We therefore construe the Act of 1937 as requiring a showing of negligence to establish liability under it. We are reinforced in this interpretation by later Pennsylvania legislation which also indicates that the legislature knew how to distinguish the concept of strict liability from liability for negligence. Indeed, in such legislation, adopted in 1961 for anthracite coal mining*fn17 and in 1966 for bituminous coal mining*fn18 the legislature expressly granted to private parties who are injured by such operations the right to recover damages.*fn19 These statutes are statewide in operation and thus avoid the problem of special legislation under the Pennsylvania Constitution. Although the Act of 1966 deals with bituminous mining operations, it does not govern the present case because it became effective after plaintiffs sustained the injury of which they complain.*fn20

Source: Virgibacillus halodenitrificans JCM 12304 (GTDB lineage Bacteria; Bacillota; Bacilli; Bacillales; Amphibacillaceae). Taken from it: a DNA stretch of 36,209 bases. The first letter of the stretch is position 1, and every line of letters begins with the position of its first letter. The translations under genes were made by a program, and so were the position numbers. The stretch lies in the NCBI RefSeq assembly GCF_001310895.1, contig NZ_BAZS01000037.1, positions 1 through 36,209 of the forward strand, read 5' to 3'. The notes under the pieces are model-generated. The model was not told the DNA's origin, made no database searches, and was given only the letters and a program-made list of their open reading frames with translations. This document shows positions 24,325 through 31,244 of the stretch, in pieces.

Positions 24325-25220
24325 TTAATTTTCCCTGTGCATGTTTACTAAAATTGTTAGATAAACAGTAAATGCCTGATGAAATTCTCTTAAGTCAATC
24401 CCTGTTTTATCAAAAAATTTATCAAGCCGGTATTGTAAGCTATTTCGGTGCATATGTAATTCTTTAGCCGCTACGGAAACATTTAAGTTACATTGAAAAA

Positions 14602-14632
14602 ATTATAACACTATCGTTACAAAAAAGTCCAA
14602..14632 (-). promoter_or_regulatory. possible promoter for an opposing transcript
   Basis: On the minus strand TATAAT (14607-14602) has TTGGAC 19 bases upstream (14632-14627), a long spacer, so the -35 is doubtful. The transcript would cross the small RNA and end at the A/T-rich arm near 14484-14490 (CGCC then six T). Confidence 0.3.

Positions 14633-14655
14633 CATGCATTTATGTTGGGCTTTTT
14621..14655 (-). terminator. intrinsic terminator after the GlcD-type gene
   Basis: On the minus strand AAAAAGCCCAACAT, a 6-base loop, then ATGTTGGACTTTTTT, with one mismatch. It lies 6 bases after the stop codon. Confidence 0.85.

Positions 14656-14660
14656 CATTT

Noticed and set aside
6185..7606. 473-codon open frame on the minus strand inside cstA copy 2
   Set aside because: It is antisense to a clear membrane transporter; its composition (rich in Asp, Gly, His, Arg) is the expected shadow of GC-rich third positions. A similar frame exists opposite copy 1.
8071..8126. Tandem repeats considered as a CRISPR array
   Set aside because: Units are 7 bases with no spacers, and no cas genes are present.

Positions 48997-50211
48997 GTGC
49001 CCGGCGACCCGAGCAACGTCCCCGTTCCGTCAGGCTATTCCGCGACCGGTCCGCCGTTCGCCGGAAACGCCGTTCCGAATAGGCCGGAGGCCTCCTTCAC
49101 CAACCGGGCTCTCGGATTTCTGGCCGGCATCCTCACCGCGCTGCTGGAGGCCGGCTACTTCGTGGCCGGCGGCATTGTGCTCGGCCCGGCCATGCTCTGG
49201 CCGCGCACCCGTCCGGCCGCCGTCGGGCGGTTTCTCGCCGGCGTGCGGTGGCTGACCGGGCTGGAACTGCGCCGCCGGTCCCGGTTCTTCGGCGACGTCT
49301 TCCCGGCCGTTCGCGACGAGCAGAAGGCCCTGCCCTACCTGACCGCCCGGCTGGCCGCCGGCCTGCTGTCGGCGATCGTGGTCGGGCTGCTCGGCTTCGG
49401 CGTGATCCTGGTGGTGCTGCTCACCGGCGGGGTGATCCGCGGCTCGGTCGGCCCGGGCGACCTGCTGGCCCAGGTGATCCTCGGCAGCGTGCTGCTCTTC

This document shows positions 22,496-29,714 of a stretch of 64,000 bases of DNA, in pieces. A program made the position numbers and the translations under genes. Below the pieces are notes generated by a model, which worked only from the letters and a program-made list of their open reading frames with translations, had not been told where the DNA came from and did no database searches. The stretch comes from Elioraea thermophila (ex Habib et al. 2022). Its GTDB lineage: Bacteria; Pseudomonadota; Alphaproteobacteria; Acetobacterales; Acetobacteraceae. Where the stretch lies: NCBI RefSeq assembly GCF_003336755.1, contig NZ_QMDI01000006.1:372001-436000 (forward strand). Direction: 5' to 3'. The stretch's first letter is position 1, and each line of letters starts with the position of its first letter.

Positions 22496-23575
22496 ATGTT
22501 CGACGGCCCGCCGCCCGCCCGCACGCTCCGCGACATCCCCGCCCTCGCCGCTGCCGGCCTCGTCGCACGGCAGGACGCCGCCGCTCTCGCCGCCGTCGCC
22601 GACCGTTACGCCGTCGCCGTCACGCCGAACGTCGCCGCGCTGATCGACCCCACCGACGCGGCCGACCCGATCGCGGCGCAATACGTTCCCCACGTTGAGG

Plaintiffs' action is outside the scope of the Act of 1937 since they expressly disclaim any negligence by defendant. They also concede that if they cannot recover under the statute their action is barred by the waiver of damages in their deed.*fn21 The action, therefore, must fail, and we need not decide the state and federal constitutional defenses asserted against it.
The judgment of the district court, therefore, will be affirmed.